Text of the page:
In their recruitment role, Boilermaker instructors should be reaching out to trade schools, high schools and career centers, Simmons said. “Make your presence known. Get on the advisory boards of welding schools where you live. Let them know the Boilermaker trade is alive and well and we still need people.”

He stressed that to recruit successfully, instructors should be able to articulate the advantages of being a union member and a Boilermaker apprentice. “Know the value of your total package. The value of wages and benefits exceeds what non-union contractors pay in wages and per diem. At the end of your career, you’ll be living on much more than Social Security. The non-union worker can’t say that. And there’s more than just the money and benefits — it’s the security and pride in belonging to a great organization and people who take care of each other.”

“Recruiting is critical to the health and survival of our Brotherhood and our craft, and instructors are on the front line.”
— Tim Simmons, D-NRS, D-CDS

Simmons told the instructors, “Every member has a responsibility to recruit. You are obligated for recruiting at least two people: one to replace yourself with another qualified union Boilermaker when you retire, the other to grow your union. The people you bring in and train will be paying your pension going forward. What will the organization be like in 20 or 30 years if we don’t replace our skilled and knowledgeable craftsmen and women with people who have the skills and work ethic that we have?”

Interactive, hands-on sessions engage active learning

Among other conference highlights were Torch Safety, where presenter Dale Breckinridge of AirGas brought science and math to life, as he presented the “why” behind safety practices and passed around cross sections and parts; and Kelly Press’s hands-on virtual reality demo. An aerial lift simulator put VR-goggled participants on a platform replicating the sights and other sensations of operating a lift safely and going through a series of maneuvers. The safer the aerial lift simulator session, the more points a participant earned. To add some friendly competition, Kelly offered a prize to the top score at the end of the conference.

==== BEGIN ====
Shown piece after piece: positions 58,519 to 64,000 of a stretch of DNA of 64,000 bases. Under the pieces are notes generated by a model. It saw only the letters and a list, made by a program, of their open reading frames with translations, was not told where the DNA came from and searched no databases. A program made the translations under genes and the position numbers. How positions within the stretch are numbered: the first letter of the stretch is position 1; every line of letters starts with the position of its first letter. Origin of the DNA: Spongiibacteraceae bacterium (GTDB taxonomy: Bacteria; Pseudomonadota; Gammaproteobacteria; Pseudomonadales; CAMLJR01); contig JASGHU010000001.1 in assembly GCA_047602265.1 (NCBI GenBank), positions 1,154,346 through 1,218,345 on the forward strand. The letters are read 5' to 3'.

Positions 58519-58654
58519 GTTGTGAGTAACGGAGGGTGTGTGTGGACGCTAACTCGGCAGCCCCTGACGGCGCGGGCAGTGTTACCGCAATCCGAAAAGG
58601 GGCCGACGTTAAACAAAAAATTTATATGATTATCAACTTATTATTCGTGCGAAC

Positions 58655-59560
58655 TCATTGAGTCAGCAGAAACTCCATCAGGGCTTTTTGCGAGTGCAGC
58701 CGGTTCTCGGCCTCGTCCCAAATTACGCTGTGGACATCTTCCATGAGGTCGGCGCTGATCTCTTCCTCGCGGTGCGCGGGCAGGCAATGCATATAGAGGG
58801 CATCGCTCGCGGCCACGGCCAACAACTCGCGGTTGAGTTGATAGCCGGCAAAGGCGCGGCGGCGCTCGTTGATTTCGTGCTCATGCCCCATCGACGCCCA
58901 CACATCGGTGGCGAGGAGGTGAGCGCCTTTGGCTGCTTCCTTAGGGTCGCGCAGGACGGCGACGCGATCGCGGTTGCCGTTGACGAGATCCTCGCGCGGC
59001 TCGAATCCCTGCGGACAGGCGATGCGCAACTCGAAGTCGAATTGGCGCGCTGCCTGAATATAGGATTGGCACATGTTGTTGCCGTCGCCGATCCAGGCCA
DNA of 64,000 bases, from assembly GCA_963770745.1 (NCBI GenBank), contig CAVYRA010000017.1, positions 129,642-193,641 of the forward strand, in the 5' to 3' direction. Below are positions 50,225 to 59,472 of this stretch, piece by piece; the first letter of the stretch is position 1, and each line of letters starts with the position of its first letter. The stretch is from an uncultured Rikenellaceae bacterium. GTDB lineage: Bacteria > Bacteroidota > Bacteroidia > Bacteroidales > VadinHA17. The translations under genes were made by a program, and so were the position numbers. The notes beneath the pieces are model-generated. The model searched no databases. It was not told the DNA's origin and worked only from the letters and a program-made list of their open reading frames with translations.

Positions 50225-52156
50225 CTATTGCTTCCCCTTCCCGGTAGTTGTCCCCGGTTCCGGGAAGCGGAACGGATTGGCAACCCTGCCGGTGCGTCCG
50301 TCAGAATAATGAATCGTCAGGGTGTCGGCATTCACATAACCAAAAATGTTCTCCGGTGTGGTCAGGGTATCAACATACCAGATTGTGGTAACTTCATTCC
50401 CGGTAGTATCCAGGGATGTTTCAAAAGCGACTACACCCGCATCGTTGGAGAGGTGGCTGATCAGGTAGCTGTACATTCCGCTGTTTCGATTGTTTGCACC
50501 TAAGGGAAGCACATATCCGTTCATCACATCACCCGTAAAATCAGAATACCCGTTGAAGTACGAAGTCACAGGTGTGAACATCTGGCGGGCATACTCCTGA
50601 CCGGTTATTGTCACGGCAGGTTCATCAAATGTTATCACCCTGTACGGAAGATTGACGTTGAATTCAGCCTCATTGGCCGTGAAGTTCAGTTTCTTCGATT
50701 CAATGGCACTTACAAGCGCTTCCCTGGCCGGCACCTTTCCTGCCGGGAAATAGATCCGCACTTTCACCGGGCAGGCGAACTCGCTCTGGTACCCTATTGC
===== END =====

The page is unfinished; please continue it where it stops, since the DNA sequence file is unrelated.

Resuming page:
Kelly’s Ken Rogers explained that while virtual reality and augmented reality (another form of simulation) are fun and operate not unlike video games, they are a practical and portable way to practice in a safe environment — and they are a great way to attract young, potential Boilermaker talent.

“The 13- and 14-year-olds are using this now,” Rogers said. “They are the people you’ll be recruiting!”

Hands-on competition was also the theme for vendor Lifting Gear Hire, who set up a chain-fall challenge, offering a prize to the fastest chain-fall time of the week. During breaks and “passing time” between classes, instructors tried to improve their times.

Post-conference surveys provided helpful feedback to improve on the inaugural event and confirmed the conference was valuable to the instructors who attended. Plans call for the National Instructor Conference to be repeated every other year.

Wertz summed up the purpose of the first National Instructor Conference, telling the instructors:  “As a local instructor, apprentices look to you as a mentor. The focus is, how can we advance the membership, how do we create a better member, for the trade and for us, the Boilermakers? We can come up with all these ideas and suggestions to make things better, but it only works when you, the instructors, present the ideas. I want you to understand how important you are and why we’re doing this for you.”